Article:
Women's MMA is a hot commodity these days. From one of the biggest stars in the UFC being the women's champion to an entirely new weight class opening up for ladies in the promotion, there's a growth happening there at a rate not seen since MMA's explosion in 2005.
Perhaps that's part of the charm the sport sees in the women's game: It takes us all back to a simpler time, before FOX shows and more cards then there is time to watch them all. It takes us back to a time when the game was still about two martial artists engaged in a battle, and no one cared about overnights, buyrates or who "moves the needle."
Except, by the accounts of anyone who's been paying attention, women move the needle.
Bantamweight champ Ronda Rousey has become the de facto face of the UFC, appearing in everything from cell phone ads to big-budget action movies.
The Ultimate Fighter 20, a season of female combatants vying for the inaugural UFC 115-pound title, has generated as much buzz as any season in a decade.
There's more talk about Claudia Gadelha's abs than there ever has been about a Demetrious Johnson title defense.
Putting it mildly, people are interested in women's MMA.
That's why the UFC snapping up Invicta FC, the all-women's promotion that's groomed many of the stars and stars-to-be of the Octagon, as broadcast fodder for Fight Pass is so brilliant.
Fight Pass upon its inception was a bare-bones offering, something that the promotion should never have felt good about charging $10 a month for. Sure some people paid it, but they were the hardest of the hardcore who wanted to relive old PRIDE shows or UFCs from the blackout days at their leisure.
Overall it was essentially an online serving of fights you could see on any one of the UFC's syndicated shows, which have become so commonplace in recent years that there's almost no time you can't find one on television.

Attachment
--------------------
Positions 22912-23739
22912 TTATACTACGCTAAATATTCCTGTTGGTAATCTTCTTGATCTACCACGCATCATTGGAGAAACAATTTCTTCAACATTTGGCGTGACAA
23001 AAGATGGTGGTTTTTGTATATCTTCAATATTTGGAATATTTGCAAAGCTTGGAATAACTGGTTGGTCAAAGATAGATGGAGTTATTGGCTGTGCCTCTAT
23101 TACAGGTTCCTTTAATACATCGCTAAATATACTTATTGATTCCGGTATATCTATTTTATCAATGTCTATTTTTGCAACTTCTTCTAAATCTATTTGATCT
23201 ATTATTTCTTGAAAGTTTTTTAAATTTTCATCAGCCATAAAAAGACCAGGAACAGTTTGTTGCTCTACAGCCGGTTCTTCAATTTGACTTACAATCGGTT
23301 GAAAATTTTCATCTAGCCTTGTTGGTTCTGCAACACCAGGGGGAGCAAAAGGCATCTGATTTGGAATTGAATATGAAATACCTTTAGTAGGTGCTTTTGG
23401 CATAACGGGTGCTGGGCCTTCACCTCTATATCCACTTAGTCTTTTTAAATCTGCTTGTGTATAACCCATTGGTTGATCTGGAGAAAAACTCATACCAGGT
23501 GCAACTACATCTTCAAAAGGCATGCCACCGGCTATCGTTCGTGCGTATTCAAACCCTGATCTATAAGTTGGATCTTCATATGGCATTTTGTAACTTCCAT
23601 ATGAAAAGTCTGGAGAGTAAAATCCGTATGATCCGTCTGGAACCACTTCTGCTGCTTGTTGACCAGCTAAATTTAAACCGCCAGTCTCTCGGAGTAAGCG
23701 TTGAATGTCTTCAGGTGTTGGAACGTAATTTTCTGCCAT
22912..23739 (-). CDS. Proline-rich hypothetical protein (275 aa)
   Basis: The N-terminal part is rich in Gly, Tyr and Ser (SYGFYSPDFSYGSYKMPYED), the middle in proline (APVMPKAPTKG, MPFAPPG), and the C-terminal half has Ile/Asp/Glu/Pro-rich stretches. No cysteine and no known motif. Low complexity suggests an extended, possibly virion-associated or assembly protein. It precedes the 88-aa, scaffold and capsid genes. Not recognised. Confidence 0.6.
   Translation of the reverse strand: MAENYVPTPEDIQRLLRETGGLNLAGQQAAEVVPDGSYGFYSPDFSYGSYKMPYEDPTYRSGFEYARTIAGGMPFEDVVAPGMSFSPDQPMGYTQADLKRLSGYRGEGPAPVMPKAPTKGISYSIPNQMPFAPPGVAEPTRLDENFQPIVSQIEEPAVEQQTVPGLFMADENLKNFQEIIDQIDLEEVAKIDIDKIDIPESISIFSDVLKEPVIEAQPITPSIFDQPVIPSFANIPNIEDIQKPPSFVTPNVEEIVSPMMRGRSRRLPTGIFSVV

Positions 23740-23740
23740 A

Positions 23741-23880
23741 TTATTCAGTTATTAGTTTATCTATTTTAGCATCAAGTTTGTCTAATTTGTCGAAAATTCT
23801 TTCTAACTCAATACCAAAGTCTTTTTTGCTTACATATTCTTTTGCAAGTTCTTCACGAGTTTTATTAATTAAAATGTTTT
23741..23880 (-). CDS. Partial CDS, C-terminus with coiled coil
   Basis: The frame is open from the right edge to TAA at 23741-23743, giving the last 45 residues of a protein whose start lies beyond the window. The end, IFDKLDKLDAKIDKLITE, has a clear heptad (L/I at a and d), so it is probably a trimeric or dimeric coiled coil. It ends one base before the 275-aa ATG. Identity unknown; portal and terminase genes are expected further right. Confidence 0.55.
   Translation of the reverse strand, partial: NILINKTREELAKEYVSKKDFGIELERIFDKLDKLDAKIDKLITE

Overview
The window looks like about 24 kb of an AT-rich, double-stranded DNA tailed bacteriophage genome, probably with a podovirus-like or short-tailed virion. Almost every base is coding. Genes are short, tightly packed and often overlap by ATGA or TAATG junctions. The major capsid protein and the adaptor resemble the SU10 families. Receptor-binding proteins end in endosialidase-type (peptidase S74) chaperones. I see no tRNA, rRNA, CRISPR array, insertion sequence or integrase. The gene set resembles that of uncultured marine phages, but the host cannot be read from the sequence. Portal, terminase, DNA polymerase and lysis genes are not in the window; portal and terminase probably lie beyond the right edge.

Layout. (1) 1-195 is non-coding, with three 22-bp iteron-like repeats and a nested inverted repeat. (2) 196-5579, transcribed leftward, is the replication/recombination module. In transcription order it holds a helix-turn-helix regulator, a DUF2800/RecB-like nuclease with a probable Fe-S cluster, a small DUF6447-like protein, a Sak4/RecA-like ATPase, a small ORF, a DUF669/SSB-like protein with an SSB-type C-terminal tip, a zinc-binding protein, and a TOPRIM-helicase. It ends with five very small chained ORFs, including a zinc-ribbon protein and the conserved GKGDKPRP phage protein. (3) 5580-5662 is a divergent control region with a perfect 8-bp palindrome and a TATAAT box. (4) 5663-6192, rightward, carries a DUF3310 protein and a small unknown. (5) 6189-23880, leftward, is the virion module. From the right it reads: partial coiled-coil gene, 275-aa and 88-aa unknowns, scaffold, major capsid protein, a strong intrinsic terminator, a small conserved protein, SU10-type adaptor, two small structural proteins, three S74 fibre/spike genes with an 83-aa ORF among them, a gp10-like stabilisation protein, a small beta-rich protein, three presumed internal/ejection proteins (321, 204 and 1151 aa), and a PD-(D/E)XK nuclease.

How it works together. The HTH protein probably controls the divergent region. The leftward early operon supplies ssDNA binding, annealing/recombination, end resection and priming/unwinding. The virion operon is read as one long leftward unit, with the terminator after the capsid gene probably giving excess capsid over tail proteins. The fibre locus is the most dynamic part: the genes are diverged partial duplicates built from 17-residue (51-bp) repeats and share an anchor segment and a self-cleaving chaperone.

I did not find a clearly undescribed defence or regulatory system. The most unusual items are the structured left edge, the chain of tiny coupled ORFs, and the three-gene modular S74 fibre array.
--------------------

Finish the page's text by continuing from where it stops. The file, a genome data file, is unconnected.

Then the live events started, and Fight Pass became a little more appealing. Not a lot, mind you, as there was more than one fight emanating from overseas at four in the morning that no one would ever pay to see, but definitely a little.
With the service breaking the six-month barrier and being bolstered by the official superstardom of Conor McGregor and an upcoming Godzilla remake starring Roy Nelson and Mark Hunt in Japan, things have become brighter. You're probably still getting better value from your Netflix subscription, but Fight Pass isn't lagging as far behind in that field as it was a few months ago.
By the time Invicta hits the Fight Pass airwaves, it could be the thing to put the service over the top.
How do you feel about Invicta FC coming to Fight Pass?
The ladies of Invicta are known for putting on a great show. They've pulled respectable viewership during their days as an online pay-per-view commodity (though no one knows precisely what the numbers were), and they're in a position to be exposed as never before thanks to the muscle of the UFC.
It's a lock that you'll see some wild brawls, some crafty technique and some personalities that far outsize the 105-145 pound weight limits the promotion has on display. It is the exact thing you would want to sell if you were a promoter, especially if you have the right platform.
Fight Pass offers that.
It's a chance to get these women in front of fans who already know and love them, fans who've heard about them and subscribe to Fight Pass but wouldn't have bought an online pay-per-view, and fans who were oblivious to them as UFC fans but will give them a chance now that they've connected to the big time.
In return the UFC gets a valuable commodity to bolster its online service, the opportunity to keep a closer eye on potential prospects for their roster and a chance to trial more women's MMA to see how it tests with fans.
Should it go well, it's only a matter of writing a cheque and changing the branding, and the promotion has at least three new weight classes to sell as it continues its global expansion.
There is absolutely no question that Invicta's emergence on Fight Pass is the ultimate in a symbiotic promotional relationship, a coup for the UFC that also helps the little promotion that could become bigger and better.
Everyone wins here.
See you on September 6.